The Kindness of Strangers.

Sometimes a GPS navigation just isn’t a good thing. Determined to sharpen my off-road skills I carefully study an analog map and set my sights on a few dirt roads that would take me to Oakridge on the eastern side of The Sisters. I carefully punched in a route into the GPS, setting my road preferences accordingly and establishing waypoints and key milestones along the way. This, I thought, assured me that I’d achieve my goal.

The first clue should have hit me when I was directed down a forestry road that accordingly to my calculations was about 15 miles too soon. But hey, this is adventure. I took the road. After nearly a mile of gravel and dirt, pass a small lake and up a short hill I cam to a trail head and 4 large rocks. Hmmm. Perhaps there’s an aversion to motor vehicles here. Sure, I could easily make my way between those rocks. But this is adventure, right.

I did a U turn.

Earlier today I rode with the same off-road determination as noted above except I wanted to ride in front of the eastern side of The Sisters. My map showed me these great snowmobile roads that seemed to be tame enough. I find the ride and again, after a half-mile or so of this rut riddled road I noticed a white Mercedes SUV bumping down the road. I slow, pull to the side and gesture to the driver that I want to talk. THe woman, Katherine if my memory serves me correctly, is a fellow BMW rider. Actually, her husband have a BMW touring bike. She’s happy I haven’t had to use my BMWoA Anonymous Directory and suggests that this road might not be a good idea to take to the town of Sisters. “It could take you all day,” she warns me, “and with that load I’m not sure it will be fun.”

Now Katherine is the second person who cautioned me about taking this road. At the turn out where the road was still paved a rugged cowboy-type in a F-350 simply shook his head. “I wouldn’t go on it.” I thought I’d see for myself. But after my second inquiry, it was time to cut bait. I went up the road a tad more.

Then I did a U-turn.

I was surprised to see Katherine when I got back to the beginning of the dirt road. On foot she flagged me down.

“Would you like to do some laundry and stay with my husband and I tonight?” My mind raced. What an offer. But I’d already spent two days in Bend and I needed to make some progress. Even if I was searching for dirt roads. “You’ll get a home cooked meal and good company.”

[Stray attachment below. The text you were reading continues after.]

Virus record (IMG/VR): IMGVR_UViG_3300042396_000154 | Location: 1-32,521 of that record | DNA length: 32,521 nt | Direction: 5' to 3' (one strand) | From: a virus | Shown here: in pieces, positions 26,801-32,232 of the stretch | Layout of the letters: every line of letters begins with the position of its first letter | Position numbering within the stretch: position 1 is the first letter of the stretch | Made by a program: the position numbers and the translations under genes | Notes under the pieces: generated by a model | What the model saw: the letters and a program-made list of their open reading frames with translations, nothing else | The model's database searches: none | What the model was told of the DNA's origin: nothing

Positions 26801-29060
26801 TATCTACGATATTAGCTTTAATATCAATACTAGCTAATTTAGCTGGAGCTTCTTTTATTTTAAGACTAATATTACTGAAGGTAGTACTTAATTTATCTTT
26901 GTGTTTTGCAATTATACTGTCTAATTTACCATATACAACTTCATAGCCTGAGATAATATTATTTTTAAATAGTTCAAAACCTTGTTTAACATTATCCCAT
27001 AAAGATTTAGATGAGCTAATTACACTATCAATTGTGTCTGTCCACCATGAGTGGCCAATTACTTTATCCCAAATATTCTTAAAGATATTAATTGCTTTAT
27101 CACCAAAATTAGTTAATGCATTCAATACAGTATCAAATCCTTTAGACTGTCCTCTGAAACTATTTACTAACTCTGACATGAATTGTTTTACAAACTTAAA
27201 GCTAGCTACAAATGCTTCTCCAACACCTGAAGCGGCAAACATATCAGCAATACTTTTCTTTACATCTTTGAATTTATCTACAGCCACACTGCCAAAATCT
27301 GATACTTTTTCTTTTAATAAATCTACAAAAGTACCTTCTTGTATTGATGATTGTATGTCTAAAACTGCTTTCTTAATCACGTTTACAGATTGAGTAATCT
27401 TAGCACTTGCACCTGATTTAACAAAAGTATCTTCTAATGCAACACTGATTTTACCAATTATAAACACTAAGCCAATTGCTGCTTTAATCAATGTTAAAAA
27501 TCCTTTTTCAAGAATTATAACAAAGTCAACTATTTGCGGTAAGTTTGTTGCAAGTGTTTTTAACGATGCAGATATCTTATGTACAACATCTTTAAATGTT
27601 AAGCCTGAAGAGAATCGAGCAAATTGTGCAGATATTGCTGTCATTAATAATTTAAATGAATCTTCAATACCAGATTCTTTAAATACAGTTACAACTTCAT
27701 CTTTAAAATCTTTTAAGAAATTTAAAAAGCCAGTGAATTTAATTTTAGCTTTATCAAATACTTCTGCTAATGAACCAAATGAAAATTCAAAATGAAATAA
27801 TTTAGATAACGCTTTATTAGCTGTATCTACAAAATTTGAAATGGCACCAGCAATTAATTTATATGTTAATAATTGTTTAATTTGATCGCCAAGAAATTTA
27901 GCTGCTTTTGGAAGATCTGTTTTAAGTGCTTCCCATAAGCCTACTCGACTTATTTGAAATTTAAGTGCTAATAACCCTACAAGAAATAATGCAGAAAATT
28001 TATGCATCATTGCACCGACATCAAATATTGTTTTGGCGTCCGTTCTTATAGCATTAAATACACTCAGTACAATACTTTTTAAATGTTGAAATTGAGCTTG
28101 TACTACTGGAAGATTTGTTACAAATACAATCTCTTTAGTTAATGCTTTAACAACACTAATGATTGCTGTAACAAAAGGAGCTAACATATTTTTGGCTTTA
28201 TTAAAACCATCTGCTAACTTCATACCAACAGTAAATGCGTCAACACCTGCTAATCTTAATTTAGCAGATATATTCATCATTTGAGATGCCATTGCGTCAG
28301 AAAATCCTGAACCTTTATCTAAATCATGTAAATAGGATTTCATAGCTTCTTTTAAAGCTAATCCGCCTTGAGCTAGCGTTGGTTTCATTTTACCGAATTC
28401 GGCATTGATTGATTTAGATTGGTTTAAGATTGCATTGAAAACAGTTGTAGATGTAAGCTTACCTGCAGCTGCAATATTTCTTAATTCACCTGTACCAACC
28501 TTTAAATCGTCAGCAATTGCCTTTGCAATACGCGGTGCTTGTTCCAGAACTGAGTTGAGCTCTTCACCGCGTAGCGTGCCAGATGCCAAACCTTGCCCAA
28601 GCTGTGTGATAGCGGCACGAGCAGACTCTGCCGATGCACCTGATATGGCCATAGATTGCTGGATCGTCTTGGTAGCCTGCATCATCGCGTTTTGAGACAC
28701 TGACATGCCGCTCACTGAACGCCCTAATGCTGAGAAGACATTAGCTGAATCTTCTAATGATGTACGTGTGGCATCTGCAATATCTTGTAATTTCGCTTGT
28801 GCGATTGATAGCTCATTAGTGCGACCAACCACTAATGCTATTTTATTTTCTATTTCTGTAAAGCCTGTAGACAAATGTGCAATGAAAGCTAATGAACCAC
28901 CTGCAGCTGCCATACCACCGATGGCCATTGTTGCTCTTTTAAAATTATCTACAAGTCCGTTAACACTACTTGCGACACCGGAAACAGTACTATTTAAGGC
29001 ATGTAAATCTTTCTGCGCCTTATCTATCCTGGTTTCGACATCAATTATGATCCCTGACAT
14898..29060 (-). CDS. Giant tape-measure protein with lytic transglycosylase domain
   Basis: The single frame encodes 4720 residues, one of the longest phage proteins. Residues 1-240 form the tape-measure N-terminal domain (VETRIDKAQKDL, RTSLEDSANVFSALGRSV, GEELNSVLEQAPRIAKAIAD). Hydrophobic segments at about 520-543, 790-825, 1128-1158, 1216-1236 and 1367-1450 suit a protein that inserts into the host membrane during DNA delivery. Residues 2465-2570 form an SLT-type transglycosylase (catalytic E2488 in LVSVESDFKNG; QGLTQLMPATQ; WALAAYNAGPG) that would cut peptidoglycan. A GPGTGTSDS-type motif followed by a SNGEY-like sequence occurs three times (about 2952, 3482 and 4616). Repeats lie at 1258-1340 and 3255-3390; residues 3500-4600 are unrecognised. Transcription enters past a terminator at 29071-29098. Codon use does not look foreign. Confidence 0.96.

It pained me to turn down the offer. She made me promise the next time I was in Bend to look them up.

Later in the day I rode the glorious route 242 that crosses McKenszie Summit. Through fields of spewed lava rock up to nearly 6,000 feet, I once again gaze at the majestic maternal peaks of the Sisters and their snowcapped Cascade brethren. And descending into the Willamette National Forest the temperature cools and the landscape transforms to lush green with towering pines and rich lush ferns. I felt I was traveling through a rain forest. The dramatic change from desolate landscapes of sharp, shiny black lava rock to this a lush utopian forest made my day almost as much as Katherine’s offer to stay in Bend.

It was amidst this rich pastoral forest where I my GPS threw me for a loop. Or was that a U-turn? Ironically enough as I made my way back to 242 I glimpsed another motorcyclist. The shiny yellow bike fluttered between the tall pines. I made the turn and tried to catch up.

Just as I thought. Another BMW F650GS. I followed the rider for nearly twenty miles. Watched him carefully and methodically set up his line and dip gracefully through the winding curves. Never flinching when encountering a patch of gravel or fallen rocks on the road.

At the stop sign I asked him about the dirt road I wanted to take on this side of The Sisters. He suggested we meet at a coffee shop in the tiny settlement of McKenzie Bridge. When I reached for my wallet he said, “No, you’re the guest. I’m buying.” We poured over his maps of the region, talked about our past businesses and BMW’s. He just ordered a new 1200GS. A fit man that looked 10-15 years younger than his admitted 67, Richard moved to Sisters nine years ago. He rides that 242 every day. From Sisters to McKenzie Bridge or elsewhere on the West Cascade side of The Sisters — and then back. “I’ve got to get my ride in every day.”

Once again, next time I’m in Sisters, I have a place to stay and buddy to ride with.

This is the club, community or family you belong to when you’re a motorcyclist. Doors open and hospitality offered. And as I sit in my tent with the pitter patter of rainfall, I must admit that I feel lonely. But as Richard and Katherine showed to me today, I’m never too far from friends. And as the mantra of my more than three year old blog, The Digital Tavern, dictates: There are no strangers here, only friends you haven’t met.

Only a couple weeks on the road and I’m the only person in this campground along the Willamette River. The roar of the creek would drown out anything that I might perceive of danger. And it’s raining. But hey, this is adventure. To be sure, it’s the first time on the journey that I pulled the camping gear off the bike. And while I’ve been cursing my Thermarest for its 20 inch width that just doesn’t fit in my dry bag and makes for a challenge when loading and unloading the bike, I’m happy to sit and lie down on its cushy body.

“What’s that?” I hear something. A bit freaky. But nothing. Noises in the night. Get used to it Allan. There’s not a soul for miles. The last car I saw when riding this road was hours ago. Haven’t heard one since.

Good night.

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